New Delhi, May 13 : A powerful dust storm accompanied by rains on Sunday evening brought down the temperature in the national capital and adjoining areas, seriously disrupting air traffic and Metro services, officials said.
As the storm blew at a highest speed of 70 km per hour, the mercury crashed from 39 degrees Celsius at 4 p.m.
to 25 degrees half hour later, the India Meteorological Department (IMD) told IANS. By early evening, the skies had turned dark.
Power supply was affected in many areas in Delhi and Gurugram in Haryana.
More than 40 incoming flights to the Indira Gandhi International Airport were diverted between 4.15 and 5.30 p.m.
due to poor visibility and strong winds, an airport official said.
Delhi Metro operations were also hit. Thousands of commuters were stuck on the winding and busy Blue Line, which links Dwarka in west Delhi to Noida and Vaishali in Uttar Pradesh, for more than 45 minutes.
The Violet Line, one of the six lines of the Delhi Metro that connects Kashmere Gate in north Delhi to Escorts Mujesar in Faridabad in Haryana, was also disrupted.
In both cases, toppling trees fell and damaged overhead Metro wiring, an official spokesman said.
When the Metro services finally resumed after around two hours, the trains plied at halting speed.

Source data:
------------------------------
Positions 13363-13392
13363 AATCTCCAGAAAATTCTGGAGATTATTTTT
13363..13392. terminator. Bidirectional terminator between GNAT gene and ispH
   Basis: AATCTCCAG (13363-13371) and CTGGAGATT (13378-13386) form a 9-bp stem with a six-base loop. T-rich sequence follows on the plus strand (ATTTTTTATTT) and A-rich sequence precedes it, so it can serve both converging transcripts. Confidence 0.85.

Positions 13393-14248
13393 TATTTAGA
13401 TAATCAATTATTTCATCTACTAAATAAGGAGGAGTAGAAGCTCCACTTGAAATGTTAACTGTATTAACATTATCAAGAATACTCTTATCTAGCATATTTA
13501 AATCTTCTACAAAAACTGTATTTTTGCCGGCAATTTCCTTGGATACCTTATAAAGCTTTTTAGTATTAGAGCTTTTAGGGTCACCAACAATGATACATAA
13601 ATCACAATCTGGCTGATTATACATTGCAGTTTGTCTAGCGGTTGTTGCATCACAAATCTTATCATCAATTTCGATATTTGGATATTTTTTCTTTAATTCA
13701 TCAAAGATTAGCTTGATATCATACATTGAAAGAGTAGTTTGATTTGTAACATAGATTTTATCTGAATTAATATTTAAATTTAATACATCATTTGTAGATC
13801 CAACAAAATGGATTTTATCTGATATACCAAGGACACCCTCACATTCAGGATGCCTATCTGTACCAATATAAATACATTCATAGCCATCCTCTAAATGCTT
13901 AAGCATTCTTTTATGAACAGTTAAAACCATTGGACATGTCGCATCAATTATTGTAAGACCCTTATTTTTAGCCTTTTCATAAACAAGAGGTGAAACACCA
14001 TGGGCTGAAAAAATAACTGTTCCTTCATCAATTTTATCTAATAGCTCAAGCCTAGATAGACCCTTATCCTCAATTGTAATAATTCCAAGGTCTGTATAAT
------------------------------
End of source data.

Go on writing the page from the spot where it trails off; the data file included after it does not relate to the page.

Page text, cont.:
The rains and storm brought down trees and tree branches in some areas and led to traffic snarls, forcing two-wheeler drivers to take shelter under bridges and flyovers.
Motorists switched on headlights to find their way in the enveloping darkness.
The Delhi Fire Service said it received over 30 calls linked to falling trees and two calls related to wall collapse within two hours of the storm hitting the national capital.
But no casualty was reported.
The dramatic change in weather, however, did bring respite to residents from the sweltering heat.
The Met department had forecast rain and thunderstorm with gusty winds on Sunday.
Mahesh Palawat, Director of the private weather forecast agency Skymet, told IANS that the change in weather was due to western disturbance which reached Jammu and Kashmir and Himachal Pradesh on Saturday evening.
"A cyclonic circulation formed near Haryana and north Rajasthan along with the western disturbance.
South-easterly and easterly winds are creating moisture and high temperature in the region which caused the formation of thunder clouds.
The strom blew over a trough which is spread from north Rajasthan and Uttar Pradesh.
"Delhi falls within the trough, but now this will move towards western Uttar Pradesh. There is a likelihood of light rains with thunder towards the afternoon or evening for two more days. Westerly winds will form again and temperature will begin to rise after May 15," Palawat said.
Just after the dust storm hit Delhi and the National Capital Region, Delhi, Gurugram and Noida received heavy to moderate rains.
The Met official said Sunday morning was the hottest of the season, with minimum temperature recorded at 30.6 degrees Celsius, five notches above the season's average.